The Unwomanly Face of War: An oral history of women in World War II, Svetlana Alexievich, translated by Richard Pevear and Larissa Volokhonsky, Random House, NY, 2017.
Sventlana Alexievich knew she wanted to write about the experiences of Russian women in war, but she didn’t want it to be yet another book about World War II. When she read I Am from a Burning Village, she realized that interviews – an oral history of the women’s experiences – would be her focus. It took years and thousands of train rides to villages across Russia to meet with these women in order to create this painstaking rendering of such desperate stories.
In the introduction, Alexievich tells how she went about structuring her project. She explains how careful she had to be when listening, interviewing and when compiling the war memories of these women. She hoped the women wouldn’t exaggerate, understate, clam up, or be unable to remember what they saw, heard and experienced. She needn’t have worried. In Russia, Alexievich is well known. In 2015 she won the Nobel Prize for Literature for her compilation of other oral histories which bear a resemblance to this work. She has been credited with a new kind of genre – a nonfiction collection of work wreathed with strokes of fiction.
Women talked openly with Alexievich about where their strength came from, how they endured during the war, and once they were home, how they adapted. Despite the horrors (you may find it hard to read more than 10 pages at a time), Alexievich said the women now laugh and love and describe how getting used to peace was just as difficult as it was to go to war. “The birds forgot the war long before I did.”
Many threads of commonality are present in almost all of the stories such as the lack of food; how the reality of participation in WWII was expected in one way or another; and much is said about the men’s clothes they had to wear—from the underwear to the size 10+ boots. The women also shared:
“I had a pair of earrings stashed away. I’d put them on at night and sleep with them on.”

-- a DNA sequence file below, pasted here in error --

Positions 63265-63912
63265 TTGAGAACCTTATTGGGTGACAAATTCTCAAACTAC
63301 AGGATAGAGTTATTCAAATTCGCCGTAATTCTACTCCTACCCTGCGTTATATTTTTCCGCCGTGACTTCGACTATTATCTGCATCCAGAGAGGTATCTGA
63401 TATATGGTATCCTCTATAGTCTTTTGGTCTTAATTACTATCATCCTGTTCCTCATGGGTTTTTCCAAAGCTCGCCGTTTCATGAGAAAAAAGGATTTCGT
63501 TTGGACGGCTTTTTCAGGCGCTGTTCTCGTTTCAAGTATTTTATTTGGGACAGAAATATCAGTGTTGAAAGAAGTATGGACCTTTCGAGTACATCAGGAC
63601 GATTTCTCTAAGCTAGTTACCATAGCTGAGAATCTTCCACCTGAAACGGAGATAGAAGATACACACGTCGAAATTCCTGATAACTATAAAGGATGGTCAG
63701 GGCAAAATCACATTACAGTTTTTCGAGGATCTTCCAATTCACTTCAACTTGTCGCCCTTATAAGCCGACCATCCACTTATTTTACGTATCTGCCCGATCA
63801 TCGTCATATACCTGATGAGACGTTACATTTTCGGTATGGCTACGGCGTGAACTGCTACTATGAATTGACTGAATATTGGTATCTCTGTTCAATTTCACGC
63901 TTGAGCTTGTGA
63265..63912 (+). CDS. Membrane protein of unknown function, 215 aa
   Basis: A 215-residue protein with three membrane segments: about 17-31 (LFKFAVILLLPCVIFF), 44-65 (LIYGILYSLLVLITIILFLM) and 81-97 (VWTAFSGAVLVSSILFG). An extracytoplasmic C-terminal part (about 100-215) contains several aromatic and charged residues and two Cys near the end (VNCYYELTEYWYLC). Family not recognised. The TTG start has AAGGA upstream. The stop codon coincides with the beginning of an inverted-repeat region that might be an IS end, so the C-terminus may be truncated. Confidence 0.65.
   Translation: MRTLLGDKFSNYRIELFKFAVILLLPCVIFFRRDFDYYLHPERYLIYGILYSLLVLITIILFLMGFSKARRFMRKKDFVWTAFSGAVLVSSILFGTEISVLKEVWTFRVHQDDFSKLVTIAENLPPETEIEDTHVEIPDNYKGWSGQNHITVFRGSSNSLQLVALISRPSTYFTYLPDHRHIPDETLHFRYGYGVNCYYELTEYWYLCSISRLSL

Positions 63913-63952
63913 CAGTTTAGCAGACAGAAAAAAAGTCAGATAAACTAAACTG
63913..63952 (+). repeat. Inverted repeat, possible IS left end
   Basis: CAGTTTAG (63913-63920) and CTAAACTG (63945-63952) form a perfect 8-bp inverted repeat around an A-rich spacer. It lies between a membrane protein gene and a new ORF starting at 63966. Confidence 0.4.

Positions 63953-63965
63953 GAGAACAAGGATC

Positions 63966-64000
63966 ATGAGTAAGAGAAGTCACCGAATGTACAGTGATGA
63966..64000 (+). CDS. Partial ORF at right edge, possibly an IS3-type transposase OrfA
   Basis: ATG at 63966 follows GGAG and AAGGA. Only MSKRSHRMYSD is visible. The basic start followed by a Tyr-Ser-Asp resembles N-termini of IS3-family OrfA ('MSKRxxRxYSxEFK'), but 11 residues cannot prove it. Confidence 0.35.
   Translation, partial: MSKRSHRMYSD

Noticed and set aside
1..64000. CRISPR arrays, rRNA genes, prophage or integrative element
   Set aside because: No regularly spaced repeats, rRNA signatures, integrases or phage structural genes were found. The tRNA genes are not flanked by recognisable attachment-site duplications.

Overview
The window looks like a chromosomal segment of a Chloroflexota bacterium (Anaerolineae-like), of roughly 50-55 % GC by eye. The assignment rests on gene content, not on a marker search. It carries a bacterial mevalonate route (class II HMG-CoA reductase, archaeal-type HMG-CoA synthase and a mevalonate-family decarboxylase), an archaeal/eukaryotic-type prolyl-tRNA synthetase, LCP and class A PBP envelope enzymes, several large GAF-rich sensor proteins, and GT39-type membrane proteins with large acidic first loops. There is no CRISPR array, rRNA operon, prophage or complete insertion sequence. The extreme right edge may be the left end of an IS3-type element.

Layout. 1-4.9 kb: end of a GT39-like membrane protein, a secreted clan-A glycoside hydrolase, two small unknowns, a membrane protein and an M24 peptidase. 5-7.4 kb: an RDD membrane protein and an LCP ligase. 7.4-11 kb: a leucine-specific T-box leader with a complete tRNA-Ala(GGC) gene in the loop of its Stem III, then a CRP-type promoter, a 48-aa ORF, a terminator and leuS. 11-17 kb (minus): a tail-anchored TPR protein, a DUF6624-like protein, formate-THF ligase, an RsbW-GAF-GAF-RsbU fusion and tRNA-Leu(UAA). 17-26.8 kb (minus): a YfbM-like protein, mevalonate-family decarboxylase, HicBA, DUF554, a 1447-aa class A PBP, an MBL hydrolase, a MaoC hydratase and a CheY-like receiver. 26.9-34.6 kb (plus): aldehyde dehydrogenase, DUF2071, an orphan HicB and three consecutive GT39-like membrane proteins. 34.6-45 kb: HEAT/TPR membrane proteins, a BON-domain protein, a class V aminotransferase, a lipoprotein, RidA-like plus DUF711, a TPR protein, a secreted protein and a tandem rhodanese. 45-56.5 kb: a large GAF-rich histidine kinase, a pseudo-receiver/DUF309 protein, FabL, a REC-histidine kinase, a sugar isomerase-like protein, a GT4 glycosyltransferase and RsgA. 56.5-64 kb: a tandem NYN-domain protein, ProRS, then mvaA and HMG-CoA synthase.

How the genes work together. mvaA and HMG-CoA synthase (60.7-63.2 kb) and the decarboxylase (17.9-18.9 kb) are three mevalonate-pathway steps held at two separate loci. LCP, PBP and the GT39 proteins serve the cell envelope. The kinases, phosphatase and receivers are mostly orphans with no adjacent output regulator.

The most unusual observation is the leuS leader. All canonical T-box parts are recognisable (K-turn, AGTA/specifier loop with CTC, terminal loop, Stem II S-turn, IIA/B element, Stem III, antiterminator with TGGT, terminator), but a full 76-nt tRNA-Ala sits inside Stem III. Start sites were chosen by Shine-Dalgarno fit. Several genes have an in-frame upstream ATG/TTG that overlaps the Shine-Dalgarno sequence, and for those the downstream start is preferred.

“After 4 years wearing pants, I looked at myself in the mirror in a dress. I didn’t know who I was.”
“After marching for months, some of us had no more periods. But if we did, we would march leaving red spots behind in the snow.”
What was it like for them when they returned home? Many said the men wouldn't have them as they were corrupted by fighting alongside men, or perhaps were seen as whores. Their combat roles were dismissed. One recalls when she returned home in a uniform, she was asked what did she do in the war … cook oatmeal? When she said she’d been a sniper with 75 kills, men laughed. With those kinds of reactions, one said, “We were silent as fish. We didn’t acknowledge we fought at the front.”
This book has birthed the voices of many Russian women most of whom believed their story would never be heard. Even after all the interviews, Alexievich wondered why these women, who had fought so bravely, did not stand up for their own history. She writes at the end, “The phone keeps ringing. I write down new addresses, receive new letters. And it’s impossible to stop, because each time the truth is unbearable.”
We have witnessed of late how, in the entertainment industry, one woman’s telling becomes the catalyst for others to step forward. Some other woman’s story of addiction or abuse may give others pause for thought. Or we might ask ourselves who will speak for the missing indigenous women? This book is a reminder to all women: “Don’t wait 30 years to tell your story.”
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